Come on in, step inside. Have some candy. There are homemade pies and cupcakes on the side table. Later, if you’re still hungry, you can have a midnight lunch of pizza and finger foods.
No, this isn’t your grandmother’s house. These are some of the wedding trends of summer 2010.
Cathryn Faulkner, catering sales manager for the Hilton Garden Inn, says that this season people seem to be exploring alternatives to traditional wedding fare.
Instead of the traditional wedding cake, she has seen ice sculpture cakes, cupcakes, Styrofoam “fake cakes” hidden in icing, even a donut cake.
Baba’s Homestyle Perogies caters perogies and cabbage rolls at weddings and is also catering homemade pies for wedding desserts, midnight lunch and, increasingly, as a substitute for wedding cakes.
“We’ve been noticing we’ve had a pick-up in interest to alternatives to wedding cakes so we’re doing quite a few weddings with pie instead,” said owner and catering manager Chelsea Engel.
And wedding guests are eating up the new change.
“We’ve got nothing but wonderful reactions,” said Engel.
“Guests are so excited when they see the pie and say what a great idea it is. The feedback is really positive. Clients tell us normally they have so much cake left over, but people are going crazy about pie, even asking if they can take some home with them at the end of the night.”
Crystal Anderson, co-owner and director of weddings for RSVP Event Design, says many of her clients want the traditional cake but dislike fondant icing.
“Clients are more open not to do the fondant cake but do a butter cream icing because they like the taste better,” she said.
She sees more variations now in the traditional wedding meal.
Cocktail receptions are becoming popular, she said.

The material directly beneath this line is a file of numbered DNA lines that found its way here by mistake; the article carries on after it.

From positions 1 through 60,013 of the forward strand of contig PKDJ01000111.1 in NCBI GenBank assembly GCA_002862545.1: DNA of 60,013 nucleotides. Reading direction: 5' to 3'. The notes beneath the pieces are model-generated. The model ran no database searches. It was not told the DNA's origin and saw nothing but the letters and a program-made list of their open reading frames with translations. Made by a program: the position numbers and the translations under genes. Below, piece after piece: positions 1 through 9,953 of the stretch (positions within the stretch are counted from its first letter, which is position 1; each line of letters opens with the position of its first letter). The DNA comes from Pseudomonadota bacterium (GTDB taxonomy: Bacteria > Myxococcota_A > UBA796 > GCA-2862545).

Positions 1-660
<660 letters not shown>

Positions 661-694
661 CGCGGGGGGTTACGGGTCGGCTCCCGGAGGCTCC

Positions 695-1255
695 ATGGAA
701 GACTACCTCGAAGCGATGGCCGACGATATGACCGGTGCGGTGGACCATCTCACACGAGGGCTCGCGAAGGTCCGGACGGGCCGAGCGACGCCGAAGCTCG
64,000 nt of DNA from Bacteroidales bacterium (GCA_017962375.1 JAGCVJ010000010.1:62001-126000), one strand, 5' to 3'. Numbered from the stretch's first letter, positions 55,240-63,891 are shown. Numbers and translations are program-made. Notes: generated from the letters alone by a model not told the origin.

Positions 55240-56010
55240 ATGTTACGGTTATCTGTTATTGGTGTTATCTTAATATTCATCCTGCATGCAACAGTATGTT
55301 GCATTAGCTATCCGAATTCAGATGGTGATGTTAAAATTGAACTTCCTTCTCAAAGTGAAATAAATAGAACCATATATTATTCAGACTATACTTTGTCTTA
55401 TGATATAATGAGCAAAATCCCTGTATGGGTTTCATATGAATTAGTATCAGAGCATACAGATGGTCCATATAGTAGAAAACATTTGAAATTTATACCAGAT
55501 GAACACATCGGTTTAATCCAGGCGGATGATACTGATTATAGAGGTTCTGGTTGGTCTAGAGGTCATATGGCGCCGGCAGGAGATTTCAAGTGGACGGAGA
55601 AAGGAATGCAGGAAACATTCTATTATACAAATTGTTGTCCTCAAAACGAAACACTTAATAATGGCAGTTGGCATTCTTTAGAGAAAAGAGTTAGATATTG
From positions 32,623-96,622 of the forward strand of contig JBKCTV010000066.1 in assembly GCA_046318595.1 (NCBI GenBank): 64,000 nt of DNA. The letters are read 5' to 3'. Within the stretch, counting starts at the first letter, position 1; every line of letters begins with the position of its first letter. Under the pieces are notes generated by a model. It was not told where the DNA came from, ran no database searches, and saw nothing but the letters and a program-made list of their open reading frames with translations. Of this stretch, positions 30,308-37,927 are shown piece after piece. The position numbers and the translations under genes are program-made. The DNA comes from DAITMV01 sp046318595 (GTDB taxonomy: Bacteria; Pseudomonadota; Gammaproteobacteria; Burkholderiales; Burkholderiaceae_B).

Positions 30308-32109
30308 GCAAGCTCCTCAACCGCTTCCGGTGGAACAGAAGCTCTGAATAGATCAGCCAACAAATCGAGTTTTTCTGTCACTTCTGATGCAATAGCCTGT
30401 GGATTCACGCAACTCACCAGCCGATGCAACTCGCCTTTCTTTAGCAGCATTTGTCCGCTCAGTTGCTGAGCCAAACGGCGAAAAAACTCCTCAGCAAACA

Mashed potato bars are also a hot trend at some hotels, where guests receive cocktail glasses and choose from a buffet of toppings, she said.
Ethnic food stations are also becoming popular.
One wedding she attended had an Italian station with different pastas and sauces and then an Asian station, with bento boxes, noodles in take-out boxes and sushi.
Faulkner says sushi and other finger foods are becoming common midnight lunch items and candy buffets are currently a big trend, she said.
“They have them out for the entire night and they have cylinder bowls of every kind of candy. Guests scoop the candy out and put them into cellophane bags.”
Some couples even personalize the candy bags with their own designs, she added.
Many people are also no longer doing the traditional individual favour boxes with chocolates, opting instead to save money by providing a higher quality meal experience for guests or donating the money to a worthwhile cause, says Faulkner.
“Instead of having individual boxes of chocolate, a lot of couples are telling guests they are doing donations to their favourite charities instead,” she said.
“Or instead, we are seeing a wide variety of candies, fruit. Some people still do the chocolates but set out a plate of chocolates for the table instead of individual boxes.”
Many weddings are also trying to be unique by trading in the traditional flower centrepieces for contemporary designs, Anderson says.
“Clients are wanting to do something really different. Instead of just traditional flowers, they might, for example, have branches with crystals hanging from them, or have a few flowers with more candles. They are also creating centrepieces with lemons, limes, apples — and making centrepieces more functional where you can hang the table card number and make it more personalized.”
Instead of the traditional numbered table markers, some couples name tables after different travel destinations or the couple’s favourite restaurants.
She saw one wedding where bride and groom parties took turns designing table markers that had insider references to the bride or groom. During the reception, the opposite parties took turns guessing the story behind the references.
Trendy themes and colours for 2010 include crystal and rhinestones accents, vibrant purple, green and pink shades and rich brown hues, Anderson said.